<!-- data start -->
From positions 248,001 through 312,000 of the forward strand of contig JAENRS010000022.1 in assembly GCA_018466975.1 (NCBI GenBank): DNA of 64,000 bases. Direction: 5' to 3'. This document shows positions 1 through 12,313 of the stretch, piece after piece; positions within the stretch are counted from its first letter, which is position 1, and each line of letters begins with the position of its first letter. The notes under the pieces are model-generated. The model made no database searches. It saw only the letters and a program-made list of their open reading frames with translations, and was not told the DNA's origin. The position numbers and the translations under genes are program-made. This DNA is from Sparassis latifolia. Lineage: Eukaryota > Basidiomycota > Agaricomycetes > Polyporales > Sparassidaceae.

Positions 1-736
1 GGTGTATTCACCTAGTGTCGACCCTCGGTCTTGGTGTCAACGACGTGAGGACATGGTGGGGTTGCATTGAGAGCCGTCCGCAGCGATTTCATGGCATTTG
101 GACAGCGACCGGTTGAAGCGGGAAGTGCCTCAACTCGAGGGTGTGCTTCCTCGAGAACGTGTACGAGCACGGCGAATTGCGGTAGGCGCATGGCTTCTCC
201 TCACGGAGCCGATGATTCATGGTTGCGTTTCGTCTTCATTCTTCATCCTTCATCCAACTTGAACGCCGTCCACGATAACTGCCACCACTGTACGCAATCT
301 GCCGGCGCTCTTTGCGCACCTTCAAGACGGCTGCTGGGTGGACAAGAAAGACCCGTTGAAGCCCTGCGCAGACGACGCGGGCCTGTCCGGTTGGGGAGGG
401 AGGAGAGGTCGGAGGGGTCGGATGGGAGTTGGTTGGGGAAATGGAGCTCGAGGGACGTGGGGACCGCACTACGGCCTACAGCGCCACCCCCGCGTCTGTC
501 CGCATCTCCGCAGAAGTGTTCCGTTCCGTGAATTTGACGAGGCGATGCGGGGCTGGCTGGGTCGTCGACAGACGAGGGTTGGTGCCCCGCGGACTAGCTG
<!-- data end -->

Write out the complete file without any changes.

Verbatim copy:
From positions 248,001 through 312,000 of the forward strand of contig JAENRS010000022.1 in assembly GCA_018466975.1 (NCBI GenBank): DNA of 64,000 bases. Direction: 5' to 3'. This document shows positions 1 through 12,313 of the stretch, piece after piece; positions within the stretch are counted from its first letter, which is position 1, and each line of letters begins with the position of its first letter. The notes under the pieces are model-generated. The model made no database searches. It saw only the letters and a program-made list of their open reading frames with translations, and was not told the DNA's origin. The position numbers and the translations under genes are program-made. This DNA is from Sparassis latifolia. Lineage: Eukaryota > Basidiomycota > Agaricomycetes > Polyporales > Sparassidaceae.

Positions 1-736
1 GGTGTATTCACCTAGTGTCGACCCTCGGTCTTGGTGTCAACGACGTGAGGACATGGTGGGGTTGCATTGAGAGCCGTCCGCAGCGATTTCATGGCATTTG
101 GACAGCGACCGGTTGAAGCGGGAAGTGCCTCAACTCGAGGGTGTGCTTCCTCGAGAACGTGTACGAGCACGGCGAATTGCGGTAGGCGCATGGCTTCTCC
201 TCACGGAGCCGATGATTCATGGTTGCGTTTCGTCTTCATTCTTCATCCTTCATCCAACTTGAACGCCGTCCACGATAACTGCCACCACTGTACGCAATCT
301 GCCGGCGCTCTTTGCGCACCTTCAAGACGGCTGCTGGGTGGACAAGAAAGACCCGTTGAAGCCCTGCGCAGACGACGCGGGCCTGTCCGGTTGGGGAGGG
401 AGGAGAGGTCGGAGGGGTCGGATGGGAGTTGGTTGGGGAAATGGAGCTCGAGGGACGTGGGGACCGCACTACGGCCTACAGCGCCACCCCCGCGTCTGTC
501 CGCATCTCCGCAGAAGTGTTCCGTTCCGTGAATTTGACGAGGCGATGCGGGGCTGGCTGGGTCGTCGACAGACGAGGGTTGGTGCCCCGCGGACTAGCTG